Around the corner from Elfreth's Alley (PH2) is this richly detailed cast-iron-fronted block whose castings came from Trenton's Tiffany and Bottom foundry. At 101 Arch Street is the building built for Samuel Townsend and listed as the work of Samuel Sloan, the ubiquitous pre–Civil War pattern book author; if this is Sloan's work, he presumably designed the entire row. On the east end, one building was demolished for a trolley turnaround and has been replicated in fiberglass. More typical in the old city are buildings with a first story of iron and upper stories of brick. Cast-iron buildings continued to be constructed into the beginning of the twentieth century. Thomas Stevens of Camden designed the Tuttleman Shirt Factory, now converted to housing, at 56 N. 2nd Street in a later version of Queen Anne in 1900.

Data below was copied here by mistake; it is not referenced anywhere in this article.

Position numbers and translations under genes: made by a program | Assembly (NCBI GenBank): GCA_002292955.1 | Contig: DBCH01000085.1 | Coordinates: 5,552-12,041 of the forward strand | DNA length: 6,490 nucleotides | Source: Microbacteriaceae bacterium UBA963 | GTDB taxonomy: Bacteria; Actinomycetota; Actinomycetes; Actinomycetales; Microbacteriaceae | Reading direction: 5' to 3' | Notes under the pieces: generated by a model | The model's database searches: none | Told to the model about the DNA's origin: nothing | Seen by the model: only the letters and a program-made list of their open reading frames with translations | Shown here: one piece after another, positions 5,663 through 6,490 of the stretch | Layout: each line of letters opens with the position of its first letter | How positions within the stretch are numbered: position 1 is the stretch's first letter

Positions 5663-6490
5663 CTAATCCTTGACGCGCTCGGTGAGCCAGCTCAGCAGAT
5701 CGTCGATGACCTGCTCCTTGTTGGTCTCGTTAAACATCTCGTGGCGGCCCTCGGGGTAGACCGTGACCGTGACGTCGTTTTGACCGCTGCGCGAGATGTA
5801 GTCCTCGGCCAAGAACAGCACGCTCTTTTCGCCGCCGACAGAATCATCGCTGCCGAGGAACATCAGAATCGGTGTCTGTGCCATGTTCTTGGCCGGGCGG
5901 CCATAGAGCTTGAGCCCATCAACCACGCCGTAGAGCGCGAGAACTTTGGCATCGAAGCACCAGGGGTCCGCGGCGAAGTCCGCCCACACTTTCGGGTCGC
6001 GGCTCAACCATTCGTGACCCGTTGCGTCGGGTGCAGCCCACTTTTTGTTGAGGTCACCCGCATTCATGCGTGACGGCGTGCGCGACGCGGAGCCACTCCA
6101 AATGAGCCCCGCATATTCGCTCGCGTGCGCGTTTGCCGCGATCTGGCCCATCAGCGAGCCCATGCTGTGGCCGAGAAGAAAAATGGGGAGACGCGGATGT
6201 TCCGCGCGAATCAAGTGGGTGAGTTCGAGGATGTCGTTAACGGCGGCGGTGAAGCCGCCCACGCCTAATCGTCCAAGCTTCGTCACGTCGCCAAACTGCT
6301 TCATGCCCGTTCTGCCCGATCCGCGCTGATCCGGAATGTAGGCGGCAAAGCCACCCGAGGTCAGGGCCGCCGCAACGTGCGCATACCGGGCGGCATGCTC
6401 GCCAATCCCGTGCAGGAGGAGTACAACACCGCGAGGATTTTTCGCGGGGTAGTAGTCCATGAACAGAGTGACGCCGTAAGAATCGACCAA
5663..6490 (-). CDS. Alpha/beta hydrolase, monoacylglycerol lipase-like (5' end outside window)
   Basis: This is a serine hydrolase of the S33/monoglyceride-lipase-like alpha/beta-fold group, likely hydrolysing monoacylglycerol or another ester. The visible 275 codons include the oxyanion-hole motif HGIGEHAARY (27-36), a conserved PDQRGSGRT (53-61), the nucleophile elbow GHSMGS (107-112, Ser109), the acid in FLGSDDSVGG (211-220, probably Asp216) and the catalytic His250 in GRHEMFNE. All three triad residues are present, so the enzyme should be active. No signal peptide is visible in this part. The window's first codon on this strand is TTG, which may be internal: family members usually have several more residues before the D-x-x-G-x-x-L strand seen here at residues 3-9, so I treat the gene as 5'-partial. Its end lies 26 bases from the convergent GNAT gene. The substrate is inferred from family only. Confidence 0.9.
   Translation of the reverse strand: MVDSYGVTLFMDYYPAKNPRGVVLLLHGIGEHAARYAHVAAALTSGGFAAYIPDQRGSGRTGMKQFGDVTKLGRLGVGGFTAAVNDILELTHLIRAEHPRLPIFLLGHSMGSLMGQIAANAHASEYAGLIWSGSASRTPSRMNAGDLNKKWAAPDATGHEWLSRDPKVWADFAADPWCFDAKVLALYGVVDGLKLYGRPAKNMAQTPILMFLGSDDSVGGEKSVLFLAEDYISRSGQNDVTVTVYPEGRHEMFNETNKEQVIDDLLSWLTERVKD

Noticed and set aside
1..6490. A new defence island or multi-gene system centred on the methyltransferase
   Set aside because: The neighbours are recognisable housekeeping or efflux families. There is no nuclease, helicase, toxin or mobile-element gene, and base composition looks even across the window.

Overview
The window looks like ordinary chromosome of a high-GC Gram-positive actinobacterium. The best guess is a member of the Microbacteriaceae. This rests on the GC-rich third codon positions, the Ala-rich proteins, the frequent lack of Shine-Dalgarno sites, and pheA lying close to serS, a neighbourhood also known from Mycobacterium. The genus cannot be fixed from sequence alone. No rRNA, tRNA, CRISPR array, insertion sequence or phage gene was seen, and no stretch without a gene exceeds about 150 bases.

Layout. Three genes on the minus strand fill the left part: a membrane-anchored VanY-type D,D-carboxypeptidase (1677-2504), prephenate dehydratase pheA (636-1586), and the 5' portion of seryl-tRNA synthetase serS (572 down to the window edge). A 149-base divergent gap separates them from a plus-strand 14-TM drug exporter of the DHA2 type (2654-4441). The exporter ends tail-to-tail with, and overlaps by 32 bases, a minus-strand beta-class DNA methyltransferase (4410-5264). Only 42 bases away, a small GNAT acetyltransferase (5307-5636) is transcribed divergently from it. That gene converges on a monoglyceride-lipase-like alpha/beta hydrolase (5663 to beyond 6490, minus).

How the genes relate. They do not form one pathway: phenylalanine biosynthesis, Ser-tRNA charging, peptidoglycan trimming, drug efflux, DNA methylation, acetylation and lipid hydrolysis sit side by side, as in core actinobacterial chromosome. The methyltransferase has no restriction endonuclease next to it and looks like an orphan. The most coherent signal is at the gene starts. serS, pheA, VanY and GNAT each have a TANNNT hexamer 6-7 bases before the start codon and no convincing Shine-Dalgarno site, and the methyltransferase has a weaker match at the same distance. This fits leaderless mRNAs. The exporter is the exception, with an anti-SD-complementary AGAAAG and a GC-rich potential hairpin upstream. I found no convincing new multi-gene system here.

You are here
If SAH Archipedia has been useful to you, please consider supporting it.
SAH Archipedia tells the story of the United States through its buildings, landscapes, and cities. This freely available resource empowers the public with authoritative knowledge that deepens their understanding and appreciation of the built environment. But the Society of Architectural Historians, which created SAH Archipedia with University of Virginia Press, needs your support to maintain the high-caliber research, writing, photography, cartography, editing, design, and programming that make SAH Archipedia a trusted online resource available to all who value the history of place, heritage tourism, and learning.